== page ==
Child scalded by hot chocolate spill on Ryanair flight awarded €25,000

Court heard a cold bottle of wine had been used on boy’s wounds to cool them down during flight

The judge heard that there had been no suitable pain medication in the aeroplane’s first-aid kit but that Calpol had been obtained from another passenger on board. File photograph: Niall Carson/PA Wire

The judge heard that there had been no suitable pain medication in the aeroplane’s first-aid kit but that Calpol had been obtained from another passenger on board. File photograph: Niall Carson/PA Wire

 

An eight-year-old boy whose stomach and groin was scalded when hot chocolate spilled over him on a Ryanair flight, has been awarded damages of €25,000 in the Circuit Civil Court.

Judge James O’ Donohoe heard that James Lawlor of Holmwood, Brennanstown Road, Cabinteely, Dublin 18, had been travelling on a Ryanair flight from Faro Airport, Portugal, to Dublin on April 23rd 2017, when the incident occurred.

Barrister Clare O’ Shea, for the boy, told the court the child had been scalded and suffered severe pain to his abdomen when the hot chocolate spilled onto his lap. She said the child’s father had immediately pulled his son’s t-shirt off him.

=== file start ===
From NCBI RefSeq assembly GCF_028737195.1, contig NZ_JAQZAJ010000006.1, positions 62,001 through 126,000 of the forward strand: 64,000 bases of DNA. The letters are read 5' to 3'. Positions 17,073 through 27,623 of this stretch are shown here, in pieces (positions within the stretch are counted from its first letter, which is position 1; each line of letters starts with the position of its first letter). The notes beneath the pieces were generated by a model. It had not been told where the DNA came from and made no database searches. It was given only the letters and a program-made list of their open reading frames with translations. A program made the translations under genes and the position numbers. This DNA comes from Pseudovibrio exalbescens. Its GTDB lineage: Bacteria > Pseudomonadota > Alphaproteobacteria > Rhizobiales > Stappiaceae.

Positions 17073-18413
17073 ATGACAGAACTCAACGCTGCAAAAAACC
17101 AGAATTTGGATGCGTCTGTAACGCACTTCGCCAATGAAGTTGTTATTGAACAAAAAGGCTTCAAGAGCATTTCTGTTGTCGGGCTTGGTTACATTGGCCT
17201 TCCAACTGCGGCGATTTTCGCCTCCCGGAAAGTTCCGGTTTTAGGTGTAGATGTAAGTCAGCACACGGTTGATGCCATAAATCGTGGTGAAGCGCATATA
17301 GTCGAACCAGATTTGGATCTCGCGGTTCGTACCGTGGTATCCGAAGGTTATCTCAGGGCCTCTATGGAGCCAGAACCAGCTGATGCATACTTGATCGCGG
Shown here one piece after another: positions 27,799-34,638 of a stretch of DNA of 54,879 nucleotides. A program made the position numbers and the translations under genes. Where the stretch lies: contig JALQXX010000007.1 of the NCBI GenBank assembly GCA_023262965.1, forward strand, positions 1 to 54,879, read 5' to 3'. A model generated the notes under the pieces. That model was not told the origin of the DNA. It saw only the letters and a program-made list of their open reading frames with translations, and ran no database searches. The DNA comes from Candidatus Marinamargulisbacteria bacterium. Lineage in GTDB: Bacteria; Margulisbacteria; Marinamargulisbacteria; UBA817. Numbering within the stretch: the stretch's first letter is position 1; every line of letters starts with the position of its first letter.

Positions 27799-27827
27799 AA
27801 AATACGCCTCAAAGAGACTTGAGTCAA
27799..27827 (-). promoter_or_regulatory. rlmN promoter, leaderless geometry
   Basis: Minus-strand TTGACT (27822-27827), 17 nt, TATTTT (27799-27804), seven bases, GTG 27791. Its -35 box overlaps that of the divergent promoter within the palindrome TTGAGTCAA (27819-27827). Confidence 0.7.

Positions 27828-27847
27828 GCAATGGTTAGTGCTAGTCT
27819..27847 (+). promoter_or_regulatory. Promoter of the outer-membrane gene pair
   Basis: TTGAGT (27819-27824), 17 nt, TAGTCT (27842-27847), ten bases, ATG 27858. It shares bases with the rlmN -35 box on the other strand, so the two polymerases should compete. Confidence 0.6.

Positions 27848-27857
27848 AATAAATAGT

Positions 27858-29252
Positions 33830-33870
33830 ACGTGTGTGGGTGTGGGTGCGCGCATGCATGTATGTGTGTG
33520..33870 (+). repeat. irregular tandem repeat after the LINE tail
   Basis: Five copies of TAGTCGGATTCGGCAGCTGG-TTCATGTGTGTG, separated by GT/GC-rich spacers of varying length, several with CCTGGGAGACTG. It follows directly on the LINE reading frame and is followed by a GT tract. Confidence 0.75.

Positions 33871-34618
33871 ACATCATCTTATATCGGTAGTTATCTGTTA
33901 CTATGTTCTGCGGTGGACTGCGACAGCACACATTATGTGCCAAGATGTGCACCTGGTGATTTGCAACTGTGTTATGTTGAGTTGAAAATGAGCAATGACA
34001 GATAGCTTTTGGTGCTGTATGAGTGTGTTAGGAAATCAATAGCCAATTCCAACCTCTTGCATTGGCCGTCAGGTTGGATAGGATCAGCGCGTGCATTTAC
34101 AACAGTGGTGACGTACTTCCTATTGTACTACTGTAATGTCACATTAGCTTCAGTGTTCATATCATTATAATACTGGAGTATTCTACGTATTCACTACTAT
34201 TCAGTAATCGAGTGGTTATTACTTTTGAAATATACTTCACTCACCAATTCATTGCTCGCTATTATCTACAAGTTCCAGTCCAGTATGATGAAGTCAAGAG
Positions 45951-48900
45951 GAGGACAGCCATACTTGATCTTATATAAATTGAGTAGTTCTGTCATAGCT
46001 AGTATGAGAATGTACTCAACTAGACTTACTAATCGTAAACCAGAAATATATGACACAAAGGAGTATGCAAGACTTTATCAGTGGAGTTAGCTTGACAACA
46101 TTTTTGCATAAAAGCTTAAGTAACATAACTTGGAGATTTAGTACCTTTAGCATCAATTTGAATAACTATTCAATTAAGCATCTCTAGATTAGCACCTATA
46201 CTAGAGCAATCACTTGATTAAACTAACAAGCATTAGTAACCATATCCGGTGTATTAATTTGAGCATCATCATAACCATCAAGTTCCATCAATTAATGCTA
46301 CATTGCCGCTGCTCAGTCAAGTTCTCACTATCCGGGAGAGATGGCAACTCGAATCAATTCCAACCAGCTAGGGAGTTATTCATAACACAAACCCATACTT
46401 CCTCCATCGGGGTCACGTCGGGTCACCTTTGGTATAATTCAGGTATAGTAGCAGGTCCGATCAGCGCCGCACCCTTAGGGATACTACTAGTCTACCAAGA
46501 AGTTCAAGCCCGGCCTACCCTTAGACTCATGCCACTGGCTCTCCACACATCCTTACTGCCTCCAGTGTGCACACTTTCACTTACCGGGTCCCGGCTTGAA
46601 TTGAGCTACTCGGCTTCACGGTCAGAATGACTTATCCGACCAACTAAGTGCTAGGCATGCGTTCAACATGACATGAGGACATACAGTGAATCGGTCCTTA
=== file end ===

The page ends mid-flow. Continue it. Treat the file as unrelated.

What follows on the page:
Ms O’ Shea, who appeared with Dónall Johnston of Johnston Solicitors, said burns and blisters had begun to develop on the boy’s stomach. She said his father had alerted a member of the cabin crew and the child had been brought to the back of the plane for first aid.

The court heard the child, who sued through his mother Karen Lawlor, had anti-burn lotion applied to his stomach. Ms O’ Shea said there had been no cold packs available and a cold bottle of sparkling wine had been used on James’s wounds to cool them down.

She said the child’s pain had increased and he had become very distressed. A doctor on board had come to his assistance and administered a burns ointment.

Judge O’ Donohoe heard that there had been no suitable pain medication in the aeroplane’s first-aid kit but that Calpol had been obtained from another passenger on board.

He heard that on arrival at Dublin airport, the boy was taken to the paediatric emergency department of Tallaght Hospital where some cold gel had been applied to his wounds. It was noted the child had suffered superficial burns to his abdomen and had a small burn on his right side and some peeling of the skin.

Ms O’ Shea said the child had attended the dressing clinic in Tallaght Hospital six times for follow-up treatment. While attending for review in April 2018, photos taken by the child’s mother had shown a 20cm burn to her son’s abdomen.

This had improved over time and had healed by December 2017. The burn had taken eight months to heal and had left no scarring.

Ms O’ Shea recommended acceptance of a settlement offer from Ryanair of €25,000 which was approved by the court.